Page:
BT Hack Day

Written by Ahmed El Ghazawy

When people think of Computer Science students, they always expect us to be sitting in front of a computer screen, sipping some Red Bull and eating loads of pizza. On an average day, this opinion isn’t right; but this time they did get it right. Every year, the School Of Computing, the Computing Society or usually both host a hackathon.

For those unfamiliar with the term, a hackathon is a competition where you’re given a challenge/statement (either as an individual or a team) and you’re required to make a product that fulfils the mission of this challenge.

This year, BT (British Telecom) and the Computing Society (CompSoc) have hosted an 8-hour hackathon together on Saturday the 2nd of November. They started the event with an introductory lecture for the rules of the hackathon, the challenge statement and start the countdown for the presentations. This year’s challenge statement was “Use the power of communication to make the world a better place”, and from there people got creative. The key to the hackathon is to focus more on building the concept, where having a more thought out concept with an incomplete product is better than having an idea that has merely scraped the challenge with a complete product.

Also, Products can take whichever form you might like to use. You can go for an app, a website, or maybe even purely just a PowerPoint slideshow explaining what your product might look like, as long as it serves the purpose.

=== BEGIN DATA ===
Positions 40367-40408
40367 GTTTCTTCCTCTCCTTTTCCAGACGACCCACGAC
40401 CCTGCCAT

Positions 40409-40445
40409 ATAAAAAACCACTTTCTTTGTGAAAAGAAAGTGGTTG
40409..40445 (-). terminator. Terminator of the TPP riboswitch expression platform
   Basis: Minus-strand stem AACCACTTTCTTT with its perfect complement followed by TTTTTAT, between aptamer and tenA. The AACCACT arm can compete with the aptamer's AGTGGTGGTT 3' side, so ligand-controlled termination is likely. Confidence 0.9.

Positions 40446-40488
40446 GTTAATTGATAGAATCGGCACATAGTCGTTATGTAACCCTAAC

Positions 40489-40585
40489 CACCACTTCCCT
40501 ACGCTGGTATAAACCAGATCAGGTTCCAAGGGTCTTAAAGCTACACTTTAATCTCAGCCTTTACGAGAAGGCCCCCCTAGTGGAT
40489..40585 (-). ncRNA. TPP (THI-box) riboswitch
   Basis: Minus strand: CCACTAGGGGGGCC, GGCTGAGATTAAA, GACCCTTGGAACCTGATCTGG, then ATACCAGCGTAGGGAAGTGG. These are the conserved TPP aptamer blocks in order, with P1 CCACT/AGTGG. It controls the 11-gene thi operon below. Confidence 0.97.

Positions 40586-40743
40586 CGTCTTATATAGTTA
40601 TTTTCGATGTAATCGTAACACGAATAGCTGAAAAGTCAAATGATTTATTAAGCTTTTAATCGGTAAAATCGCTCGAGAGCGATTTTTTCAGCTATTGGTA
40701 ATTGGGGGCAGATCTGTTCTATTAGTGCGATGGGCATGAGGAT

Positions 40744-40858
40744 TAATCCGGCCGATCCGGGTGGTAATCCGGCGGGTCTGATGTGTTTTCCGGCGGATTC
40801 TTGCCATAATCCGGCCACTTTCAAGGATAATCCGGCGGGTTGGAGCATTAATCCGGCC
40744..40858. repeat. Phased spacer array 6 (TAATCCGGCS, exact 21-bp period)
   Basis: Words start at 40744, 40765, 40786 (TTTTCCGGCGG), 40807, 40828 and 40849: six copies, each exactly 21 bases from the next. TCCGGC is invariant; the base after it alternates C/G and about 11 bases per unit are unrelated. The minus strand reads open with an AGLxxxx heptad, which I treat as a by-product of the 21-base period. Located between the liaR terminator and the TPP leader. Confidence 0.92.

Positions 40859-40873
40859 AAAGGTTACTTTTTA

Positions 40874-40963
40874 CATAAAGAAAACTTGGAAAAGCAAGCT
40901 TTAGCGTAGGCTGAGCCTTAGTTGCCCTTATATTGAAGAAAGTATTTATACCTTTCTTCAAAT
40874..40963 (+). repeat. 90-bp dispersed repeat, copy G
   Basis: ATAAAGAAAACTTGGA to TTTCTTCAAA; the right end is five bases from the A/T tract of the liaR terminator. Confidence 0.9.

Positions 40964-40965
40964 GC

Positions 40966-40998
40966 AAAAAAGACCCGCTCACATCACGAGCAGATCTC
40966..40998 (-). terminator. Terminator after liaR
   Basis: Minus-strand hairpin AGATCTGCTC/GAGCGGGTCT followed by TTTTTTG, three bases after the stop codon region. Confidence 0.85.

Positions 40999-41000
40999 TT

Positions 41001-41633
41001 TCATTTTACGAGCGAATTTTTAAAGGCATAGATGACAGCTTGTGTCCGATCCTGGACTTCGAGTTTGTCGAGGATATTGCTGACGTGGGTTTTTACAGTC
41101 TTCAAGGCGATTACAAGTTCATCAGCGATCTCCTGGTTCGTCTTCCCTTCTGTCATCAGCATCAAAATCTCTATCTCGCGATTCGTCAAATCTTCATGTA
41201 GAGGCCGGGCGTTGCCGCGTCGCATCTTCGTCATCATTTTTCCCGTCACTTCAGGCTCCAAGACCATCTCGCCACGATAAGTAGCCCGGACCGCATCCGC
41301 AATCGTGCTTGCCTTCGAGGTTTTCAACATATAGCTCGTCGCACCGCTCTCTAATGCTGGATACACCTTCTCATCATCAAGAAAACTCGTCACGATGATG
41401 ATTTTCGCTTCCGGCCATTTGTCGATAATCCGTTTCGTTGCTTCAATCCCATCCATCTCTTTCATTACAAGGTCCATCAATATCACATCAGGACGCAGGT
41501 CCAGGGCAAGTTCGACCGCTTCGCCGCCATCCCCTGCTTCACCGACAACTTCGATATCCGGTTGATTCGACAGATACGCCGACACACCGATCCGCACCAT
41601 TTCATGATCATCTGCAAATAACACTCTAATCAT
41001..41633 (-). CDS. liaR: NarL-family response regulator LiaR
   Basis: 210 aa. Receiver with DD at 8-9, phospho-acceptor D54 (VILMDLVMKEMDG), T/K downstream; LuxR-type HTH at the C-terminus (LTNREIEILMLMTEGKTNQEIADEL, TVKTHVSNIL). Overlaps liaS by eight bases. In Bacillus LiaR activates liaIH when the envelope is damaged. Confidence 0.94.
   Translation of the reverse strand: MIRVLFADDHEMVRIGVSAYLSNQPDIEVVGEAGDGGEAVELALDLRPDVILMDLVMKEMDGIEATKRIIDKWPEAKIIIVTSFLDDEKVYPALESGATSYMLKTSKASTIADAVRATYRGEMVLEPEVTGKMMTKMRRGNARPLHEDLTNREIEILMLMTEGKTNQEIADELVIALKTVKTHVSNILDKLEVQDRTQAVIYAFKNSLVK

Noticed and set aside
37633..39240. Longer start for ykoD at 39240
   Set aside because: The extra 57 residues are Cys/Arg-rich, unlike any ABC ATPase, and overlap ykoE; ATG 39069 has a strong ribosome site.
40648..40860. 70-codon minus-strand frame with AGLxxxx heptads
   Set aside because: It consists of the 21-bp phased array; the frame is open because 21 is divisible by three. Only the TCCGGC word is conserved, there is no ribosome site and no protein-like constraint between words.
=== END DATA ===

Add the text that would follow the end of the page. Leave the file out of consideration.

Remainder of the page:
After the lecture, everybody started brainstorming and coding away, until it was PIZZA TIME! As always, lunch was provided at the hackathon, where BT provided the hackers with towers of pizza, because a stomach full of pizza means an efficient programmer (We love pizza).

After lunch time, everybody got their hack on once more, and near the end of the hackathon started polishing their products and creating the slideshow for the presentations.

Presentations aren’t usually long; each team had 2 minutes to prepare, and 3 minutes for the presentation itself.

The EmotiChat team came in second place, where they made an instant messaging app that senses your emotions based on your facial expression and would try and stop you from sending messages you may regret sending later on when in a better mood. And in first place, Walking Blind won the competition by creating an app to help blind people find points of interest around them using their geolocation, and as you walk it announces the ones near you and leads you towards it.

After that, prizes were distributed, a farewell speech was given and BT got to talk about some of their internship and graduate opportunities being available for students to apply for, and CompSoc got to talk about their social events. Overall, it was a really great experience for students, since they were from all years of study and got to be in a competitive atmosphere and make such amazing products in the least given time.

Author

Ahmed El Ghazawy
Hello everybody, Ahmed here. I’m from the magical land of Egypt, where the weather is always sunny and the sky always blue. Currently, I’m on my fourth year of the...
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